May 01, 2019
Hey everyone! I’m Cara from The Inspired Workshop , and I am excited to be teaming up with Ashley to bring you a few projects this year! First up is the tutorial and plans for this DIY modern outdoor coffee table that has an optional sandbox for the kiddos!
The build is simple and straightforward with only a few tools and materials needed. Plus the modern, sophisticated design of the coffee table easily hides the secret that it is a sandbox as well. I won’t tell anyone if you don’t! Lol! No more having to see the kids toys in the yard when you expertly disguise them into furniture!
The materials and step by step tutorial are listed below, but if you would like the downloadable plans they are available and straight to the point! You may need to use both the blog post and printable plans if there is an instruction you don’t understand!
Are you ready to get building? I bet you are!
- 2 - 2x8x8
- 3 - 2x2x8
- 4 - 1x6x8
- 1 - 1x4x8
- 2 - 1x2x8
- Pack of 4 rubber feet
- Kreg Jig
- 2 ½” pocket hole screws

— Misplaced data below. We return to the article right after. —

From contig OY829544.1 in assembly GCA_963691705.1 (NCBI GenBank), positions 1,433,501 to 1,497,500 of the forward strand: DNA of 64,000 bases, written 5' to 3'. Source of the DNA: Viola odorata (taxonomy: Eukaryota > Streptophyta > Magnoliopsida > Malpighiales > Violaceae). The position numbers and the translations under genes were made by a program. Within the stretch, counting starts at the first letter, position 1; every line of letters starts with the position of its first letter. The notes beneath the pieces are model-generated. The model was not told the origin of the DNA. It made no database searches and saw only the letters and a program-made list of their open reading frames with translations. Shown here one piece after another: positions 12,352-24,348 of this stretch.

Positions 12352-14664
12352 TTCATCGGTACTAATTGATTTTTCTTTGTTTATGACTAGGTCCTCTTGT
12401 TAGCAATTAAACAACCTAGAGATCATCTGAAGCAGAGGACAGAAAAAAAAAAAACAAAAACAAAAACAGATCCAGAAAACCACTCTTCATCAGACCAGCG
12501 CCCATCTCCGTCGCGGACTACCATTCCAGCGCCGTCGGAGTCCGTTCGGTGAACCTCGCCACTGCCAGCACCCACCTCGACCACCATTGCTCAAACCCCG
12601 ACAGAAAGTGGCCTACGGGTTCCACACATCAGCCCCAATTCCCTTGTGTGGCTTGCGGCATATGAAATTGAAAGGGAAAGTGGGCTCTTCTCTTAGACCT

- 1 ¼” pocket hole screws
- Wood glue
- Waterproof outdoor fabric
- Stain (I used Thompson Waterseal in Teak)
NOTE: If you would just like to make the coffee table without a sandbox the supplies will be altered by only needing 2 - 1x6x8, you won’t need the 1x2x2s or the 1x4x8 or the waterproof fabric.
- 2 - 2x8 @ 45” - Front and back, top rails
- 2 - 2x8 @ 21” - Side, top rails
- 4 - 2x2 @ 18” - Legs
- 2 - 2x2 @ 45” - Front and back, bottom rails
- 2 - 2x2 @ 21” Side, bottom rail
- 8 - 1x6 @ 21” - bottom of sand box (optional ¾” plywood cut at 45” x 21” - using a 2x4
project panel, if you would like a solid bottom without a liner)
- 8 - 1x6 @ 13 ¾” - Lid Boards
- 2 - 1x4 @ 44 ½” - Lid Boards
- 2 - 1x2 @ 45” - Lid support boards
- 2 - 1x2 @19 ½” - Lid support boards